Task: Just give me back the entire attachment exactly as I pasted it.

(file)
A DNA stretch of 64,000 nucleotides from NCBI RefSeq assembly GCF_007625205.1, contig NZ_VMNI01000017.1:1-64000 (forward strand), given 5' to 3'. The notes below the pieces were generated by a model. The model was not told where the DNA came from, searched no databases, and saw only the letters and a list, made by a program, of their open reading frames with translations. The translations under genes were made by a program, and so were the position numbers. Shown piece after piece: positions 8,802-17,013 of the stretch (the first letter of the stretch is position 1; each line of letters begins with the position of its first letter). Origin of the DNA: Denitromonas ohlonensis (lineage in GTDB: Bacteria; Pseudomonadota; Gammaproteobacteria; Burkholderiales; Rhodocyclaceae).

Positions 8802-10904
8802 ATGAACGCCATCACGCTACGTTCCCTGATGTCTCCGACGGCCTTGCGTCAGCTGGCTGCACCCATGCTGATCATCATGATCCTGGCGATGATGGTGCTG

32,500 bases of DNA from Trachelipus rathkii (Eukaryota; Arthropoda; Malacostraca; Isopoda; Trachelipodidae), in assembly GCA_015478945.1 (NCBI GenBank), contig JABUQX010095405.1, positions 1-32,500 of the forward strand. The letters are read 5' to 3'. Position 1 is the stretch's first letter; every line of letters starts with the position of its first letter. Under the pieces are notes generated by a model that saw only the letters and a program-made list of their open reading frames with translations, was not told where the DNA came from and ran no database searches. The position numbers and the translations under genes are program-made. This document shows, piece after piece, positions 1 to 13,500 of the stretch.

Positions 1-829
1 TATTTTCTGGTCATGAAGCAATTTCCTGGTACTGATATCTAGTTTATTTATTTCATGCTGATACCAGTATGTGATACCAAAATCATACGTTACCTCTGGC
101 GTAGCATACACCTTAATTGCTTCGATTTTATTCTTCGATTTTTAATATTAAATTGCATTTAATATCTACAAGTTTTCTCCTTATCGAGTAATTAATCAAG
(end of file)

A DNA stretch of 64,000 nucleotides from NCBI RefSeq assembly GCF_007625205.1, contig NZ_VMNI01000017.1:1-64000 (forward strand), given 5' to 3'. The notes below the pieces were generated by a model. The model was not told where the DNA came from, searched no databases, and saw only the letters and a list, made by a program, of their open reading frames with translations. The translations under genes were made by a program, and so were the position numbers. Shown piece after piece: positions 8,802-17,013 of the stretch (the first letter of the stretch is position 1; each line of letters begins with the position of its first letter). Origin of the DNA: Denitromonas ohlonensis (lineage in GTDB: Bacteria; Pseudomonadota; Gammaproteobacteria; Burkholderiales; Rhodocyclaceae).

Positions 8802-10904
8802 ATGAACGCCATCACGCTACGTTCCCTGATGTCTCCGACGGCCTTGCGTCAGCTGGCTGCACCCATGCTGATCATCATGATCCTGGCGATGATGGTGCTG

32,500 bases of DNA from Trachelipus rathkii (Eukaryota; Arthropoda; Malacostraca; Isopoda; Trachelipodidae), in assembly GCA_015478945.1 (NCBI GenBank), contig JABUQX010095405.1, positions 1-32,500 of the forward strand. The letters are read 5' to 3'. Position 1 is the stretch's first letter; every line of letters starts with the position of its first letter. Under the pieces are notes generated by a model that saw only the letters and a program-made list of their open reading frames with translations, was not told where the DNA came from and ran no database searches. The position numbers and the translations under genes are program-made. This document shows, piece after piece, positions 1 to 13,500 of the stretch.

Positions 1-829
1 TATTTTCTGGTCATGAAGCAATTTCCTGGTACTGATATCTAGTTTATTTATTTCATGCTGATACCAGTATGTGATACCAAAATCATACGTTACCTCTGGC
101 GTAGCATACACCTTAATTGCTTCGATTTTATTCTTCGATTTTTAATATTAAATTGCATTTAATATCTACAAGTTTTCTCCTTATCGAGTAATTAATCAAG